- Anion gap: This should be assessed in conjunction with the bicarbonate and is data that is not provided by standard blood-gas analysis. The anion gap principally helps with distinguishing between a primary titration or high anion gap metabolic acidosis and a loss of bicarbonate or normal anion gap metabolic acidosis (can be primary or secondary) as indicated above. Mild changes in the anion gap should not be over-interpreted. The anion gap is a calculation but it means unmeasured anions (which are far more abundant) minus unmeasured cations (which are far less abundant).
- Strong ions: Of the “measured” strong ions (chloride and sodium), chloride is the most important, because changes in chloride that are disproportionate to changes in free water or sodium (as calculated by the corrected chloride or “eye-balled”) indicate a metabolic acid-base disturbance.
- High corrected chloride or a chloride concentration that is disproportionately high compared to the sodium concentration: Usually associated with a metabolic acidosis, i.e. low bicarbonate concentration and a normal anion gap. As indicated above, this can be primary or secondary to a primary respiratory alkalosis.
- Low corrected chloride or a chloride concentration that is disproportionately low compared to the sodium concentration: Usually associated with a metabolic alkalosis, i.e. high bicarbonate concentration and a normal anion gap. As indicated above, this can be primary or secondary to a primary respiratory acidosis.
- Renal tests: Because the kidney may be the cause of an acid-base disturbance and is the main organ compensating for a primary respiratory disturbance or correcting for a primary metabolic disturbance, renal test results (urea nitrogen and creatinine) should always be evaluated along with acid-base results (along with urinalysis results, if available).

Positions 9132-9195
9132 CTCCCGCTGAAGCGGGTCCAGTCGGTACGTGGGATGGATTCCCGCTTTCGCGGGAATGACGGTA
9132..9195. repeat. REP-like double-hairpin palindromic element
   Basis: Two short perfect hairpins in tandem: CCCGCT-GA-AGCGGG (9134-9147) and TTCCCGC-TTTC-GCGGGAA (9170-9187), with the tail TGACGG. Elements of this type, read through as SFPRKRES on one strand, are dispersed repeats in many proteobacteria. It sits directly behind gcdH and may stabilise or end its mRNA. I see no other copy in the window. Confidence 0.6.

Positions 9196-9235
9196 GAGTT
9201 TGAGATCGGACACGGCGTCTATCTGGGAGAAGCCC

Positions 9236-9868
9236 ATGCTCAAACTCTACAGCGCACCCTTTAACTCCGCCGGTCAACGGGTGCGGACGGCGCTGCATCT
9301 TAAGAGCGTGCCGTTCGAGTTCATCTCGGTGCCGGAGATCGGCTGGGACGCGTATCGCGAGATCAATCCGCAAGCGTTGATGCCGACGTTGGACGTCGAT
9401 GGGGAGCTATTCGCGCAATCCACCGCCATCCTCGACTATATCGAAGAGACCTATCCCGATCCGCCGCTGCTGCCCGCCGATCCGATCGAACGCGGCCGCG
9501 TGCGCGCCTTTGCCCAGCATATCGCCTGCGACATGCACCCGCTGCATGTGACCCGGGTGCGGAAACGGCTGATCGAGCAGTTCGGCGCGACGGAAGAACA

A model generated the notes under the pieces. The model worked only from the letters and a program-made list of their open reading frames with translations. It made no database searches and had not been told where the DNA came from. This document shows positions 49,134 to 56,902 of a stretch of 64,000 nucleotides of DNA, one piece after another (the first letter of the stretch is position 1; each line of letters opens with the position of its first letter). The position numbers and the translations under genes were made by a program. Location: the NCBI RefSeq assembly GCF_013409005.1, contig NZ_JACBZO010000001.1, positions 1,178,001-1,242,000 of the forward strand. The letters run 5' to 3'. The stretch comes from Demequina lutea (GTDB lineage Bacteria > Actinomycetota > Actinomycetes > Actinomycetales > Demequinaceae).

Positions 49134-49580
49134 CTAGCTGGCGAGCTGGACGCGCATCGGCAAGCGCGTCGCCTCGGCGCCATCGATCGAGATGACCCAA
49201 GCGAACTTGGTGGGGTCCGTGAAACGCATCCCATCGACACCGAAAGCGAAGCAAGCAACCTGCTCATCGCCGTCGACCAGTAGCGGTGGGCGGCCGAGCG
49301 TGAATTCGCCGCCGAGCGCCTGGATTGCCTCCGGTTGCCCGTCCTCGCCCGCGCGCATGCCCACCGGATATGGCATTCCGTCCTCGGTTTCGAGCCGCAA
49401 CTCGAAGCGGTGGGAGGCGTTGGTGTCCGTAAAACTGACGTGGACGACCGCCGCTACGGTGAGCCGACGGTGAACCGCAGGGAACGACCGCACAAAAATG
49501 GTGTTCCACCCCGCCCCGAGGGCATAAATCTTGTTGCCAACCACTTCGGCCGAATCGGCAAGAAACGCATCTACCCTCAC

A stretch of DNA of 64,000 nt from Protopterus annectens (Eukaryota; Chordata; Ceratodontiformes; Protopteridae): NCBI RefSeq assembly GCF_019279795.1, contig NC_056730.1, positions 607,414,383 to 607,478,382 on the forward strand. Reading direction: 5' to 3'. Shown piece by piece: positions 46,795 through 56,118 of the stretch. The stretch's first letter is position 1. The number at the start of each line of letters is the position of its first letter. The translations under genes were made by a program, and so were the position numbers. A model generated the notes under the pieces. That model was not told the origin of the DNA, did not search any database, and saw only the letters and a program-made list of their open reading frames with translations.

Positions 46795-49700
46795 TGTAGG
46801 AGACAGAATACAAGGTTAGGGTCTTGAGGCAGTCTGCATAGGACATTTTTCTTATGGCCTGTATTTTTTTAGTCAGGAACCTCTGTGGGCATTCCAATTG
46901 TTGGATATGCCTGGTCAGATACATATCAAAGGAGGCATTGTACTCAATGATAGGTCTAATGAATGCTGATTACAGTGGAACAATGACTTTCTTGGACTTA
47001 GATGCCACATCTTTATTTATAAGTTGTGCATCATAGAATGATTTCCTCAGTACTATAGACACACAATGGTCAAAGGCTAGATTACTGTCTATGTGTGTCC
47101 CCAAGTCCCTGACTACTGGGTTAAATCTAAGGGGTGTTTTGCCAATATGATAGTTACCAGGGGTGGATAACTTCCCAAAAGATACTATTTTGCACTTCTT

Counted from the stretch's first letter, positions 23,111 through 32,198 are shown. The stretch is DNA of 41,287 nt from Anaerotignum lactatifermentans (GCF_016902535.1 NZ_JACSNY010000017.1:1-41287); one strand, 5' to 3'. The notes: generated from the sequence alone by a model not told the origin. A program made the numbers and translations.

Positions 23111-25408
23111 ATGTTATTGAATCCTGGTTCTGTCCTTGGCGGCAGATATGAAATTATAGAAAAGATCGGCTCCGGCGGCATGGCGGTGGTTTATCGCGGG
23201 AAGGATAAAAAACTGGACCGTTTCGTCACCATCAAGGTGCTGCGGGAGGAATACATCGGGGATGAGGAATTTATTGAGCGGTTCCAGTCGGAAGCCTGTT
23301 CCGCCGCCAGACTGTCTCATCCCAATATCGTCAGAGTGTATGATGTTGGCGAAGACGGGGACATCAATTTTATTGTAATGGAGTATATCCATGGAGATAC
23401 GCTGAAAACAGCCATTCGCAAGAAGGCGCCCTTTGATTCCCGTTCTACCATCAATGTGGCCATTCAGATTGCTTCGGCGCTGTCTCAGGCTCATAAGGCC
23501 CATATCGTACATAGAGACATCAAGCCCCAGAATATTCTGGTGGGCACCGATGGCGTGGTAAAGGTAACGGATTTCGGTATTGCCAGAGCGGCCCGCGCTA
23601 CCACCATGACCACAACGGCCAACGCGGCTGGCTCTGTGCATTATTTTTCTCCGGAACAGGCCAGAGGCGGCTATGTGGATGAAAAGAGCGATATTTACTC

- “Unmeasured” ions:
- Phosphate: Although results are provided on the chemistry panel, phosphate is an “unmeasured” anion. Increases in phosphate, e.g. moderate to severe azotemia (usually of renal origin) is associated with a hyperphosphatemic acidosis per strong ion principles. Phosphate, along with hippurate, sulfates and citrates, are normally produced from amino acid metabolism and normally excreted by the kidney (“titratable acidity”). Decreased renal function with inability to excrete the acid load may result in a primary high anion gap or titration metabolic acidosis due to accumulation of these acids, however a mild hyperphosphatemia from a mild azotemia is unlikely to induce major acid-base abnormalities. Thus phosphate is usually considered along with renal test results when evaluating the renal response or contribution to an acid-base disturbance.
- Albumin: This is negatively charged at physiologic pH and acts as a weak acid (H+ only weakly dissociates from the protein). Low albumin (more common than high albumin) may mildly affect the anion gap (decrease with low albumin, increase with high albumin) because it is an “unmeasured” anion (but a weak one!). A decrease in albumin is considered a hypoproteinemic alkalosis by strong ion principles.
- Magnesium and calcium: Free ionized versions of these minerals (in g/dL quantities in serum, calcium is far more abundant than magnesium) may alter the anion gap (decrease).
- γ-globulins: Immunoglobulins are cationic at physiologic pH. Marked increases in immunoglobulins (e.g. multiple myeloma) may affect the anion gap (decrease).